‘Ole’ is what is chanted as the men on foot work the cape passes.

‘Toro, Toro!’ is actually a derogatory term, one we didn’t hear at all. It is chanted to tell the judges and matador that the bull is running the show. There was a large band that played most of the time, and when they were not playing there were shouts of ‘musica!’ to get them to start playing again.

So how was it? Again, it was very interesting, a cultural experience I am happy I witnessed. I was not as amazed or disgusted as I though I would be, in fact, I enjoyed the show. I guess I've bonded with my 'inner gladiator'. I would go again, especially to a larger venue as the showmanship of the matador and everyone involved was spectacular. There were only the 5 of us from the marina that attended and everyone seems to know and keeps asking us 'how we liked it''s been a great conversation piece.
With each of the shows, there was a part where several (8-12) young men would come out onto the ring and stand in single file, the front guy wearing an elf hat & taunting the bull. The bull would run right at them, the front guy would be hit/picked up by the bull and all of the other guys would jump on him & the bull to get him under control by shutting his eyes. Then in a very coordinated move, they would all jump off of him and run away. It was amazing to watch them – two times the main guy was either bucked or almost trampled! It was something of an honor for them to tackle the bull & come away with no problems. One such display ended up with one of the guys thrown from the bull & tumbled a couple times by it. He walked away totally disgraced and when his fellow guys came over to talk to him, he just shooed them away, obviously disgusted with himself. Check out this link to the local paper the 'Noreste'...and be sure to click on the photos - there's 3 more photos of similar pictures... (click the words "Ver Galleria" right under the main picture to see the photos)

Here's a picture and a video from my vantage point...

Before each phase, the matador would go over to the side of the ring and drink from a silver cup. We wondered what it could be he was drinking….tequila?...water? Finally, Danni deduced it must be ‘Red bull’…hahaha… aw, c’mon…you know that was funny. Each matador brought his own lances, darts, & swords and had several assistants that ran the items over to him in the ring when he needed them. The matadors had excellent showmanship & at one time even tied the reins of the horse to their belt to use both hands, plunging two lances into the bull at the same time.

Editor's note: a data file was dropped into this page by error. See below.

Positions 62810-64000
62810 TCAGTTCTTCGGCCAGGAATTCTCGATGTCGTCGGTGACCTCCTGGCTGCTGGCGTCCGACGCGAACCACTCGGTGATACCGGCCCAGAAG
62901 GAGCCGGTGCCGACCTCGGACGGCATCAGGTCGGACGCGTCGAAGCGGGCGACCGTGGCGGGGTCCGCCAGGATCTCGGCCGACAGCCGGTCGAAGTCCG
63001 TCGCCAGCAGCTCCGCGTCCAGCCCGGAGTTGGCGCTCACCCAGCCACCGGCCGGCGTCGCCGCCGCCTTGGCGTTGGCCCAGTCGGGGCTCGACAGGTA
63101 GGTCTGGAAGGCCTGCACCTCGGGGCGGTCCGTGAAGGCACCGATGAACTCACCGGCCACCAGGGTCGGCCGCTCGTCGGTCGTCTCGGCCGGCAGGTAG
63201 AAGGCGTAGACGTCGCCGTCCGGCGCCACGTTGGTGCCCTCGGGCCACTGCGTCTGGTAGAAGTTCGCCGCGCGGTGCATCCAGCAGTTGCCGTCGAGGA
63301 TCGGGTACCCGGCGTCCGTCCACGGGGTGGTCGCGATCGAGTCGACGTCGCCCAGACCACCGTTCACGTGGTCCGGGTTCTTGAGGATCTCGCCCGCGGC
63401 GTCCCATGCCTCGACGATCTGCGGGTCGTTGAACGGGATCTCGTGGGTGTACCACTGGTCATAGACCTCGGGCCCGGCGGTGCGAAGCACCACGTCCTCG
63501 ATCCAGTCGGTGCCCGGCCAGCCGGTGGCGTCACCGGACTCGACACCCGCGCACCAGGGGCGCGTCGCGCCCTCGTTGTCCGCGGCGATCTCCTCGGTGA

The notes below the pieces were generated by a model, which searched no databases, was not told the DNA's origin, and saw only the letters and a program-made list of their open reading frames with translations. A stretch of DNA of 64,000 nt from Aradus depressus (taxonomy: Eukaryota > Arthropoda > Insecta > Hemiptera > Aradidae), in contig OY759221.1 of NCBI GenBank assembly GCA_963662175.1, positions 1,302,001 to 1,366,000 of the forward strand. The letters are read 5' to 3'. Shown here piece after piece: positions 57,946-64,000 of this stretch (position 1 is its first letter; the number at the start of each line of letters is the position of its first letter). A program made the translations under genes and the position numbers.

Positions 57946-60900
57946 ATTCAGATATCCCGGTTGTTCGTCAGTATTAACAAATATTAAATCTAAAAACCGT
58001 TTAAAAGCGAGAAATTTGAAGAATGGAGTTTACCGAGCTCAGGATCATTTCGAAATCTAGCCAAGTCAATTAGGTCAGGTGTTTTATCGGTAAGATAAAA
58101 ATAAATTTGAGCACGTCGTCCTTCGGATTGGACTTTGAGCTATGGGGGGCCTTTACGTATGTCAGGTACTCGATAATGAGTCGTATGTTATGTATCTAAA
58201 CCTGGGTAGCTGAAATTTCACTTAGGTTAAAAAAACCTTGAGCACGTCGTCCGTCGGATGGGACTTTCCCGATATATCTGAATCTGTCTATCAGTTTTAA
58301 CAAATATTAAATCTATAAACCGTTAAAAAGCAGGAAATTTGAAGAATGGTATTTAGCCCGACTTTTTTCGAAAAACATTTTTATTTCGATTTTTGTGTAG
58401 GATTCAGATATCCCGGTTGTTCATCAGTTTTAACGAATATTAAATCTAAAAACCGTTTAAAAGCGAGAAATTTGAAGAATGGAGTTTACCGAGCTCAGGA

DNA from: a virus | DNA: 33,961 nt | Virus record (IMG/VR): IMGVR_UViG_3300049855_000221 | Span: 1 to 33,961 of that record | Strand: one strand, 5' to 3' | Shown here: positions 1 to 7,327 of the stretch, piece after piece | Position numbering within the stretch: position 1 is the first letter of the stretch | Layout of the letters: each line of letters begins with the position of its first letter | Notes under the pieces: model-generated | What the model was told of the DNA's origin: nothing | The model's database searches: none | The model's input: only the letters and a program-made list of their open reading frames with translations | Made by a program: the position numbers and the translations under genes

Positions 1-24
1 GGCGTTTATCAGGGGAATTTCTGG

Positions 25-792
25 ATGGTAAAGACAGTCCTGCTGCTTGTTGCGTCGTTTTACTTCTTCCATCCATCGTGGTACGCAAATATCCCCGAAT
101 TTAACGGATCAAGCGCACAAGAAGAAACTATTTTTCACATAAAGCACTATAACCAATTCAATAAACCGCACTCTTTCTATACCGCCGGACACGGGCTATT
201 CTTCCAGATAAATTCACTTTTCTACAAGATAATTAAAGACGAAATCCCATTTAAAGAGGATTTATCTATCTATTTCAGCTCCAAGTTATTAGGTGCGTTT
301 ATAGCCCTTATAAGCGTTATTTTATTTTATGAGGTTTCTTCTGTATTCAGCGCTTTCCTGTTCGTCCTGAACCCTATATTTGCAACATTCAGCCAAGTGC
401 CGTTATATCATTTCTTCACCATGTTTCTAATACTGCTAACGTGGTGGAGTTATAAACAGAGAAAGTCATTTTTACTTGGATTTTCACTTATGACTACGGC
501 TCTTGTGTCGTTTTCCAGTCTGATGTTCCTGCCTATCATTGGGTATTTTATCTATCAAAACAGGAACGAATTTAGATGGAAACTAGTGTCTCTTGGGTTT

After the bull was killed, workers from the stadium would place it on a sled and a Clydesdale horse would pull it from the stadium. On the final two rounds, the ears were removed and given to the matadors. One matador threw them into the crowd!! Oh, and the matadors would walk around the entire ring after the match, with tons of cheers from the crowd. Those in the crowd would throw things into the ring – hats, stadium cushions, purses, & shirts and the matador would pick them up & throw them back into the stadium. Those who caught it would pass it back to its owner. One purse was thrown empty and was returned with one of the hats the young men wore (they were like elves hats). They also threw down hip flasks filled with what I can only imagine was beer or tequila. The matador would open it up, take a drink, offer it to his compadres, then throw it back up into the crowds. The two matadors were extremely good looking – one was much smaller in size than the other, but each wore beautiful outfits. The horses were also dressed up with ribbon in their manes & beautiful saddles. Flowers were also given to the matadors after each fight, thrown from the crowd.

I have a couple pictures & videos below. Again, not exactly for the squeamish, but if you’re up to them, they’re pretty good! They’re nice & small videos though and not of the final blow. Jeff also took some photos so when I get them, I’ll post any good ones. Here's another link from the local paper the "Noreste"....check it out!

Here he's just 'landed' a lance with his left hand, in an almost acrobatic move...

Again with the acrobatic moves... When the lances hit, the tip was left in the shoulders of the bull and a flag came out of the end of the lance - which he waved in triumph.

Here, he's taunting the bull - touching his head as he runs after the horse.

A very close call - when the bull came so close, you could hear the audience gasp in unison!

A good blow - right in the shoulder blades...

The final blow - the head of the bull is down, the sword is in the fighter's hands...a perfect execution.

The award of two ears!

The two ears in his hand, the young guy following with the 'elf' hat in his hands...

This video shows the horse dancing around, and a hit to the bull - and a retaliation from the bull...the best one that I was able to get that showed both in the same clip. Again, not for the squeemish...